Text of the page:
Embedding risk culture

Organisations with a weak risk culture can experience extensive or even catastrophic damage

An observation from the global financial crisis is that organisations with a weak risk culture can experience extensive or even catastrophic damage. Significant investment in risk management people, processes and technology is only part of a sound business risk environment. The key component is the risk culture.

Survey results

According to the Institute of Actuaries of Australia, only half of 250 surveyed organisations have "embedded" a risk culture.

Their survey reported that the main barriers to developing a risk culture are a lack of commitment from the leadership (51%), a poorly defined risk culture (46%) and poor communication to staff (37%).

This survey strengthens the case that if the tone at the top is not supporting risk-based behaviour, it is unlikely that risk management will be adequately valued throughout the organisation.

What is risk culture?

There is no industry-wide accepted definition for risk culture, which can add to the complexity. However, a common definition of risk culture is 'an organisation’s system of ethics, values and risk-based behaviours: from the beliefs of the chair of the board, to the attitudes of the most junior staff members'.

Risk-based behaviours cover the attitudes, beliefs, decisions and actions of board members, executives and all staff. For instance, individuals making decisions on strategy, programs or operations will need to understand the behavioural parameters and level of risk that is acceptable to the organisation.

They will also need to know what is acceptable to them in order to protect the achievement of their objectives. This will enable them to proactively identify and manage risks to an acceptable level in their decision making.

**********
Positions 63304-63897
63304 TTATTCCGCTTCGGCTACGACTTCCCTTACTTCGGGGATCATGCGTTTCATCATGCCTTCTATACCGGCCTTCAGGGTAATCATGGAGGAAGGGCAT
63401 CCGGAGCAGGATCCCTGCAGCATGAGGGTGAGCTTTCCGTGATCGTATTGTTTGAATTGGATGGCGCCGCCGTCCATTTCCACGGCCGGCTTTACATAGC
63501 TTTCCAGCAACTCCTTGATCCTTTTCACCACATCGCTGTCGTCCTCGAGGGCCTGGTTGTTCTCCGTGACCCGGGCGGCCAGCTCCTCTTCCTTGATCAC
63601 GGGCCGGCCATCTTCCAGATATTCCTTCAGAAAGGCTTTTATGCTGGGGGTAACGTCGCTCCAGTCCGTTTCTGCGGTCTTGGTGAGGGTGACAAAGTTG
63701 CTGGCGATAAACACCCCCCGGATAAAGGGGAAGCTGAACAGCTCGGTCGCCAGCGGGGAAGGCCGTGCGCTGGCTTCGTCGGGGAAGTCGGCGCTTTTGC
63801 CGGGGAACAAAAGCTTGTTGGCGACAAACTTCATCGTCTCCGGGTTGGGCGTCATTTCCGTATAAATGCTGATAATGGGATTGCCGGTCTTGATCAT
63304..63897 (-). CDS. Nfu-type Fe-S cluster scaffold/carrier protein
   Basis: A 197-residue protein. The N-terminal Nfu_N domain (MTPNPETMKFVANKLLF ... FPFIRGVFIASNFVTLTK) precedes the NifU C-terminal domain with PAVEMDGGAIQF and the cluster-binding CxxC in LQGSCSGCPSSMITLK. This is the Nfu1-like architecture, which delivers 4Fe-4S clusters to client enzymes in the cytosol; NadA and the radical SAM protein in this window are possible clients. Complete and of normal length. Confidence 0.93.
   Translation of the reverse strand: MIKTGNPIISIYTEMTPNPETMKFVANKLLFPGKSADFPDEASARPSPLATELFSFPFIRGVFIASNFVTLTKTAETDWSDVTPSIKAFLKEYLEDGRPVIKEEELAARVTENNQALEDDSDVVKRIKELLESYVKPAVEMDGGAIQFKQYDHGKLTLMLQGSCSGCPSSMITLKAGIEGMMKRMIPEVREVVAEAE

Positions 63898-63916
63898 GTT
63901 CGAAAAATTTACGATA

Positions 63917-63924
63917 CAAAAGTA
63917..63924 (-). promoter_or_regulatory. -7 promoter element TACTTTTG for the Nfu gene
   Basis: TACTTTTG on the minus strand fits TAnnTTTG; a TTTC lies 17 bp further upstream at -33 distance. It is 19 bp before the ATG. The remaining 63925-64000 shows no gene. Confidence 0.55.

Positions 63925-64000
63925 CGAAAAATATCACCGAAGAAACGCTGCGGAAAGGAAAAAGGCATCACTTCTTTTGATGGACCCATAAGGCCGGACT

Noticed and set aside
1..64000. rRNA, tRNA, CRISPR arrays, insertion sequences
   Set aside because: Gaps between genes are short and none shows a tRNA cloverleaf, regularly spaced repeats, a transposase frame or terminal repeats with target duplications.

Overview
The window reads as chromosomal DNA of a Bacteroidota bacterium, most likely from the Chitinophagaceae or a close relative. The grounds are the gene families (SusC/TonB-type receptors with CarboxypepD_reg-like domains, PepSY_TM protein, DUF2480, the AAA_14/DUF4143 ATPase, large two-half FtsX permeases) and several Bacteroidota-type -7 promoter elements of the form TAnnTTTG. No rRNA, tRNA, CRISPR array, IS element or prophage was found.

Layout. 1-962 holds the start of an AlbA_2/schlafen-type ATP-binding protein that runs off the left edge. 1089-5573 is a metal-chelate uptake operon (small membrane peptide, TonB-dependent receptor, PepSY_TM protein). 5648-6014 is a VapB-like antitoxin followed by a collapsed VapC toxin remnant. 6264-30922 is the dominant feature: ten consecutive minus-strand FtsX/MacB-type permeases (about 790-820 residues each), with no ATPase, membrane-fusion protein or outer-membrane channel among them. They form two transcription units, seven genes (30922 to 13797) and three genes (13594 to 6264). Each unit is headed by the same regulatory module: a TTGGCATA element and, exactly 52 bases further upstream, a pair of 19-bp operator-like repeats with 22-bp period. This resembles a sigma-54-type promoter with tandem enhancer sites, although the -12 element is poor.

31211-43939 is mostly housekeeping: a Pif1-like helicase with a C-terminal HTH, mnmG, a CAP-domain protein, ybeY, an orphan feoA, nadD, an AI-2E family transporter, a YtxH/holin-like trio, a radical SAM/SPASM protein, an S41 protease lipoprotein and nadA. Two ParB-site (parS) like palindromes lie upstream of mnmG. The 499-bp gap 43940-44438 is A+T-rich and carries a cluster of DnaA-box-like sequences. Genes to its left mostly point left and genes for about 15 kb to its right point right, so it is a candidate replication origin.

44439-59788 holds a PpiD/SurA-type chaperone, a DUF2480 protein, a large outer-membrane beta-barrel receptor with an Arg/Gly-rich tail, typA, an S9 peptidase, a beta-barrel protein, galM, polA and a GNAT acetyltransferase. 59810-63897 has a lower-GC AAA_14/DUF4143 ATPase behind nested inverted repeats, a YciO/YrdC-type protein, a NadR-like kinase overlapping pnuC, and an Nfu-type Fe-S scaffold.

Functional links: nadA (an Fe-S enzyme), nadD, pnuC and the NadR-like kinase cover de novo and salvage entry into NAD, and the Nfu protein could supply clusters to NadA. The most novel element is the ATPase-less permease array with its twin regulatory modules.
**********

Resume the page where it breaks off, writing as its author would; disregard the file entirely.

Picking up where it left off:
Why is risk culture important?

Risk culture enables ethical and responsible risk-based decisions to be made, such as which business activity, product or service to invest in or which customers or business partners to select. It also ensures that day-to-day operational decisions are made considering the risks and rewards to the organisation.

Investing in risk culture and risk management capabilities assists organisations to achieve their strategic and operational objectives. This is done by staff reporting potential issues that fall outside of risk tolerance, that may prevent achievement of those objectives and request funding, resources or action to close the gap.

It also includes proactive planning to ensure risk events in the market can be converted into business opportunities. Having a dynamic and systematic governance system to respond to these requests and events is the key to success and competitive advantage.

Assessing business risk culture

Proactive board members, executives, risk and audit leaders assess their business risk culture to gain clarity on the existing status. They define a risk culture vision and have a roadmap on how to achieve that vision.

Common questions:

  • What are the risk-based behaviours of (i) our business leaders and (ii) our staff?
  • Are we aware of and using best practices?
  • Do we have the right strategy?
  • Are we doing the right things, the right way?
  • Do we have the right capabilities?
  • What is the value proposition of a mature risk culture?

Governance Architects has developed and successfully implemented a comprehensive assessment tool which is used as a mechanism to help organisations answer the above questions and evaluate their risk culture, from the tone at the top to behaviours across all staff.

Below is a short risk culture questionnaire derived from this service. It illustrates just some of the strategic and operational best practices in relation to risk culture. Invite your leaders to join the discussion and kick-start your journey to an improved risk culture.

Do your organisation’s leaders:

  1. Promote moving from a culture of blame to advocating ‘let’s understand our mistakes and learn to support each other’?
  2. Reward those who demonstrate compliance with risk based behaviour?
  3. Consistently communicate the need and value of a mature risk environment?
  4. Openly discuss and debate risks that will prevent achievement of objectives?
  5. Openly discuss risk policies, appetite and tolerance levels when making decisions?
  6. Ensure that strategy, program and operational process owners proactively identify and manage risks to an acceptable level, in day-to-day decision making?
  7. Ensure proactive planning takes place to convert risk events in the marketplace to business opportunities?
  8. Perceive risk managers as trusted advisors and invite them to provide assurance when they are planning changes to the work environment?

David Roche is principal and founder of Governance Architects. Governance Architects support organisations to evaluate and improve business, risk and IT governance.

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